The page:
German Patent Specification No. 1 601 185 describes a heat exchanger consisting of a bundle of substantially parallel capillary conduits. These conduits may be formed from a synthetic organic material to which one or more layers of a different material may be applied.

French Patent Specification No. 2 339 820 mentions the use in general of hollow synthetic filaments for a solar collector. The hollow filaments are not present then in the form of a helix or spiral. French Patent Specification No. 1 403 239 and U.S. Pat. No. 3,772,896 describes a heat exchanger in which one of the two fluids is passed through a spirally shaped channel.

The Netherlands Patent Specification No. 7 407 020 relates to components for a heat exchanger which are made from films instead of from hollow filaments.

The Netherlands Patent Specification No. 6 514 170 relates to a heat exchanger of hollow synthetic filaments which extend substantially rectilinearly.

German Patent Specification No. 1 602 253 relates to a heat exchanger consisting of tubes having a small wall thickness and a small diameter, the tubes being wound on a drum in several layers. Apparently, the tubes are of metal. Within the scope of the invention various modifications may be made.

Patent Citations
Cited PatentFiling datePublication dateApplicantTitle
US3228456 *Mar 1, 1965Jan 11, 1966Du PontMethod and apparatus employing hollow polyfluorinated plastic filaments for heat exchange
US3239000 *Feb 24, 1964Mar 8, 1966Anthony J MeagherSolar water heater and process of forming same
US3315740 *Jan 14, 1965Apr 25, 1967Du PontFlexible plastic tube bundle and method of making
US3335790 *Mar 18, 1966Aug 15, 1967Technoimpex Magyar Gepipari KuHeat exchanger with crossing helicoidal tubes
US3419069 *Apr 28, 1967Dec 31, 1968Du PontHeat transfer apparatus having flexible plastic tubular elements arranged in a braided configuration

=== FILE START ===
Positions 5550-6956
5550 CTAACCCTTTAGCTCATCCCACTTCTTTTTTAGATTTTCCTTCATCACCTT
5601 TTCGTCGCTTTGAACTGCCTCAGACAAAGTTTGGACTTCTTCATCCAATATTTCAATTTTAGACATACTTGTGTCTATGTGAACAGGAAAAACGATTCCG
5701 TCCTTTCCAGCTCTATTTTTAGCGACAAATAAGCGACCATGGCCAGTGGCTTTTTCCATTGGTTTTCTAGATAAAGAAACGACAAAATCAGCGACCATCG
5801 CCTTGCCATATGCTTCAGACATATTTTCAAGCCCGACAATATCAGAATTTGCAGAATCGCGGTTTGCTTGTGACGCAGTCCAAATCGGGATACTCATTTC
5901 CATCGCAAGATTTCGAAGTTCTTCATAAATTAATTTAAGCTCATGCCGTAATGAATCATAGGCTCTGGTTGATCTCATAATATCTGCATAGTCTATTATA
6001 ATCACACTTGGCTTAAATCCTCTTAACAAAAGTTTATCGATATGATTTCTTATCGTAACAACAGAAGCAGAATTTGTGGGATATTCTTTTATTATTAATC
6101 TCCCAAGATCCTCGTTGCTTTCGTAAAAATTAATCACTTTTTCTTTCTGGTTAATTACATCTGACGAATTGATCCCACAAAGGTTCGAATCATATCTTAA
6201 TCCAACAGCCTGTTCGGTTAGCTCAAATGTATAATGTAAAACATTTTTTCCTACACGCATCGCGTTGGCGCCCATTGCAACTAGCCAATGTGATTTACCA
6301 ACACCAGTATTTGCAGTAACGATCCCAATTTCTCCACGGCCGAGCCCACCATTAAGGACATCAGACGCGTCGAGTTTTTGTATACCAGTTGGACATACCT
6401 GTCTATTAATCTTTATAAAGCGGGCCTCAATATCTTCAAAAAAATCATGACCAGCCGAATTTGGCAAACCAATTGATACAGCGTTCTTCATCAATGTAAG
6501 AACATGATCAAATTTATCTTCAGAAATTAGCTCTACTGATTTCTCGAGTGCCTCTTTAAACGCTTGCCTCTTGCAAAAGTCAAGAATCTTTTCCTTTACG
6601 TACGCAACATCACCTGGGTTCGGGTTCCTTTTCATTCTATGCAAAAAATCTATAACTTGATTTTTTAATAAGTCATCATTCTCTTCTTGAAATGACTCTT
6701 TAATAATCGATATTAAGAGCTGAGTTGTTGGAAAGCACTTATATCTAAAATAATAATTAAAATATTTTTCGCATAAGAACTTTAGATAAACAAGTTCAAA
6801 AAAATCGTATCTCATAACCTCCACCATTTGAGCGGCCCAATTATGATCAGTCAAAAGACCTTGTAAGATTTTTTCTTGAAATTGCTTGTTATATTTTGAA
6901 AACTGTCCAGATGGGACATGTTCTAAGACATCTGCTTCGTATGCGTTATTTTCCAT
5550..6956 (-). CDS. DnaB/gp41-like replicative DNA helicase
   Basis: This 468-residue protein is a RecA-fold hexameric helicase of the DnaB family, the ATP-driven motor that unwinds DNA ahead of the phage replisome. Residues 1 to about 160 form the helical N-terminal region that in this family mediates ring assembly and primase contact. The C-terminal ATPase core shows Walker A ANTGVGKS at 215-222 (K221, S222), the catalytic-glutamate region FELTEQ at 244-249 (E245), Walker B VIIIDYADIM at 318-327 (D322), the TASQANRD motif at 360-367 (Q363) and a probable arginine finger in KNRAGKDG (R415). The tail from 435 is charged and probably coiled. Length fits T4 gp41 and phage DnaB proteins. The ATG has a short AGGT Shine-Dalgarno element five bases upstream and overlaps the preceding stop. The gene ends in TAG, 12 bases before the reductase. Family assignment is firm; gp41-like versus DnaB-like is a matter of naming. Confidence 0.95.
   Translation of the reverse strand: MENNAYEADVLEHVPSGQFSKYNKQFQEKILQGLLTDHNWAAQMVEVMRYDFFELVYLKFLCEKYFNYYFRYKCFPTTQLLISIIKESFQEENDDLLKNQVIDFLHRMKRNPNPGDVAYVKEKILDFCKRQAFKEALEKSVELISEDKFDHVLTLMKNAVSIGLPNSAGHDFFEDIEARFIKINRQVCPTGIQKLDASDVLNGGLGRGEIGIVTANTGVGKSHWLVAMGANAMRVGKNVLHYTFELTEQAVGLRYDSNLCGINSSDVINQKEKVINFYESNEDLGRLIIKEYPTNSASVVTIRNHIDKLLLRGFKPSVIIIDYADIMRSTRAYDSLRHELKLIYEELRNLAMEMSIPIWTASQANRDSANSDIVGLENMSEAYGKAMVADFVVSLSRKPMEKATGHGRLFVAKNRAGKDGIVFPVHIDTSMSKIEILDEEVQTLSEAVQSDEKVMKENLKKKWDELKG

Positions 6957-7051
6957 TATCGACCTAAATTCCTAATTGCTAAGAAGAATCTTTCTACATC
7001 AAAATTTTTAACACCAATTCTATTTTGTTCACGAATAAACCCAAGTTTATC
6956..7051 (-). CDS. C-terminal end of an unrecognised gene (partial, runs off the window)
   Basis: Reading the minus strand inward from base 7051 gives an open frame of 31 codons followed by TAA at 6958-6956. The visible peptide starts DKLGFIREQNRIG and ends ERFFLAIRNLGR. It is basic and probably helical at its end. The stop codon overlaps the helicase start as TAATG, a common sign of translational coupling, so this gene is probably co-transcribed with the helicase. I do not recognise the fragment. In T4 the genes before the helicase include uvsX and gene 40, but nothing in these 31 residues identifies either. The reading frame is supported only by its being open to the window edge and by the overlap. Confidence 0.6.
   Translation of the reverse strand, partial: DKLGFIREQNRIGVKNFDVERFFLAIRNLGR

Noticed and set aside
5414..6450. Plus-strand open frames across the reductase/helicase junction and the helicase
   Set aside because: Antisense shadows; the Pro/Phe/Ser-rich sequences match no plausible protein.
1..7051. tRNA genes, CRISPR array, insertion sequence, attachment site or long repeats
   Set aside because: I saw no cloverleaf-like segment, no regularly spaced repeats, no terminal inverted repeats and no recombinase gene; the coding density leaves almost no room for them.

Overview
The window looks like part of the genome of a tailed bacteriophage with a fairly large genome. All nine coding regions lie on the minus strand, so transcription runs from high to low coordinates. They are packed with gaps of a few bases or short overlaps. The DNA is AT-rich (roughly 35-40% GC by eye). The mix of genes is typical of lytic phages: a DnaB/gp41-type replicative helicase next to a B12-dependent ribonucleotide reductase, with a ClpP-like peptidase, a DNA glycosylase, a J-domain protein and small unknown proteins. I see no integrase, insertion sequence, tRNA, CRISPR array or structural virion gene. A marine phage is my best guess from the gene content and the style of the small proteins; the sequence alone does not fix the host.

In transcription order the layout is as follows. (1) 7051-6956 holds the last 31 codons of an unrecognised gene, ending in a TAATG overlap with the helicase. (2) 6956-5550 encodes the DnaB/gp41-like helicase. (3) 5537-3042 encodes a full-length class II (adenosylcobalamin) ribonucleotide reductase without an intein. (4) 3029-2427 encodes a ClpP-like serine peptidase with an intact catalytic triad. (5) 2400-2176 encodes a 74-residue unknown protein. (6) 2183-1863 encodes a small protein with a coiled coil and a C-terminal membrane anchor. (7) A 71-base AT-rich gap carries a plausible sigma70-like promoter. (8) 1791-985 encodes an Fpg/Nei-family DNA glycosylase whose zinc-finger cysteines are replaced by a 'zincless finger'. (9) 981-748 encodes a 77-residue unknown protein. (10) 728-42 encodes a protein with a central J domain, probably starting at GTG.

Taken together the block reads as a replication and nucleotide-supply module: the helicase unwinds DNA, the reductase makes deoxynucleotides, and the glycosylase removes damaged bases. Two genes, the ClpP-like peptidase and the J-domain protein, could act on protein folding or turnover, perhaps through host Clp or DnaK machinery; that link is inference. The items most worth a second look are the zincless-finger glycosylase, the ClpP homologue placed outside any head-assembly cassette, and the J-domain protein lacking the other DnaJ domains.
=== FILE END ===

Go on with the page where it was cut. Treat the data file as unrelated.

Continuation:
US3438434 *Oct 19, 1967Apr 15, 1969Du PontSubdivided heat exchanger tube bundle assembly providing longitudinally distributed fluid bypass and distributing channels
US3489209 *Dec 23, 1968Jan 13, 1970Herbert G JohnsonHeat exchanger having plastic and metal components
US4248062 *Oct 5, 1979Feb 3, 1981Shakespeare CompanyDrive shaft assembly and method for making same
Referenced by
Citing PatentFiling datePublication dateApplicantTitle
US5423378 *Mar 7, 1994Jun 13, 1995Dunham-BushHeat exchanger element and heat exchanger using same
US6298553Apr 16, 1998Oct 9, 2001Essef CorporationComposite pressure vessel with heat exchanger
US7004238 *Dec 18, 2001Feb 28, 2006Illinois Institute Of TechnologyElectrode design for electrohydrodynamic induction pumping thermal energy transfer system
US7546867Dec 21, 2005Jun 16, 2009Luvata Grenada LlcSpirally wound, layered tube heat exchanger
WO1995024601A1 *Feb 23, 1995Sep 14, 1995Dunham Bush IncHeat exchanger element and heat exchanger using same
WO2002029347A2Sep 12, 2001Apr 11, 2002Kevin BergevinHeat exchanger made from bendable plastic tubing
WO2003029775A2Sep 26, 2002Apr 10, 2003Alicia BriggsThermoplastic apparatus for conditioning the temperature of a fluid
WO2009063525A1 *Nov 12, 2008May 22, 2009Nanto SrlPolymeric micro-dissipater, in particular for the thermal conditioning of mechanical and electrical devices
Classifications
U.S. Classification165/172, 165/DIG.496, 165/163, 165/160, 165/905
International ClassificationF28F1/02, F24J2/48, F28F1/04, F25B39/00, F28F1/00, F28D7/02, F24J2/24, F28F21/06, F28D1/047, B60H1/00
Cooperative ClassificationY10S165/905, Y10S165/496, F28F21/067, F28F1/04, F28D7/04, F24J2/24, F28F9/22, F28F1/02, F28D7/024, F28F21/062, B60H1/00321, Y02E10/44
European ClassificationB60H1/00F, F28F1/04, F24J2/24, F28D7/02D, F28F9/22, F28F21/06B, F28F21/06D, F28D7/04, F28F1/02
Legal Events
DateCodeEventDescription
Feb 9, 1993FPExpired due to failure to pay maintenance fee
Effective date: 19921129
Nov 29, 1992LAPSLapse for failure to pay maintenance fees
Jul 2, 1992REMIMaintenance fee reminder mailed
May 23, 1988FPAYFee payment
Year of fee payment: 4